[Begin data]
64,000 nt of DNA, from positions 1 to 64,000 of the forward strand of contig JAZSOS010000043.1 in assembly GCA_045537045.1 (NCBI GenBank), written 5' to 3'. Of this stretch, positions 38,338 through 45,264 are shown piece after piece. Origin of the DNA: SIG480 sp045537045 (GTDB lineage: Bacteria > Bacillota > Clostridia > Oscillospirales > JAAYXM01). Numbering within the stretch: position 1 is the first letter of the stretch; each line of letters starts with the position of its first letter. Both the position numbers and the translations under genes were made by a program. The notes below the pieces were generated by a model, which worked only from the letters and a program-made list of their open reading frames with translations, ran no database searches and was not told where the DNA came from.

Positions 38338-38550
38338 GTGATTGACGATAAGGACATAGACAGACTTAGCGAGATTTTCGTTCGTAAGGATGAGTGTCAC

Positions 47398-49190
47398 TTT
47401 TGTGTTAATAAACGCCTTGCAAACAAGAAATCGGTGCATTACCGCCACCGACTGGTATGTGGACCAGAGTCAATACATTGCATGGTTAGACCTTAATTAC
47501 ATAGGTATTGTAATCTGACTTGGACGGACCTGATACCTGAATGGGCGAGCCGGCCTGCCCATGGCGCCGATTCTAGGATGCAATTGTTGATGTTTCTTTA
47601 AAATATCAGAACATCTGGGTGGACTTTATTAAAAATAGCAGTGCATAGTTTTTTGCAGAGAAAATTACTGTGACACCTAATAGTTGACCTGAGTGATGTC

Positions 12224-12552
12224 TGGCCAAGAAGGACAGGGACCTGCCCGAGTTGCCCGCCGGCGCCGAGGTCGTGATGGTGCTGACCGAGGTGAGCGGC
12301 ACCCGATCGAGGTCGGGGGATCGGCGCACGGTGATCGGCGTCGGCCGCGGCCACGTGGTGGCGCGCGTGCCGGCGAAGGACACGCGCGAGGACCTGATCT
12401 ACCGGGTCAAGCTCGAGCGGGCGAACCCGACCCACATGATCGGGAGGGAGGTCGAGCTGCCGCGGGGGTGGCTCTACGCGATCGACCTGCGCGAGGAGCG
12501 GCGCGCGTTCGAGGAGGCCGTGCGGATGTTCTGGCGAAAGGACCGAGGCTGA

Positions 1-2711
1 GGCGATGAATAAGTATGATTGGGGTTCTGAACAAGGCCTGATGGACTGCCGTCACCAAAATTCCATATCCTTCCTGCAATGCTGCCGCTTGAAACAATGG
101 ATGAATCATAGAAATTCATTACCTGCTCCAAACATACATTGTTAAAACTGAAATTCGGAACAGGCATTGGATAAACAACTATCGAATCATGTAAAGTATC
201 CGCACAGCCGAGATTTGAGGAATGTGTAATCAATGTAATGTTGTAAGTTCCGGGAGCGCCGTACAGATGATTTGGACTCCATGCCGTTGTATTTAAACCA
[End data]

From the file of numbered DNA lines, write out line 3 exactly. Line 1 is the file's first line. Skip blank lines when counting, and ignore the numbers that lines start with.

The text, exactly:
38338 GTGATTGACGATAAGGACATAGACAGACTTAGCGAGATTTTCGTTCGTAAGGATGAGTGTCAC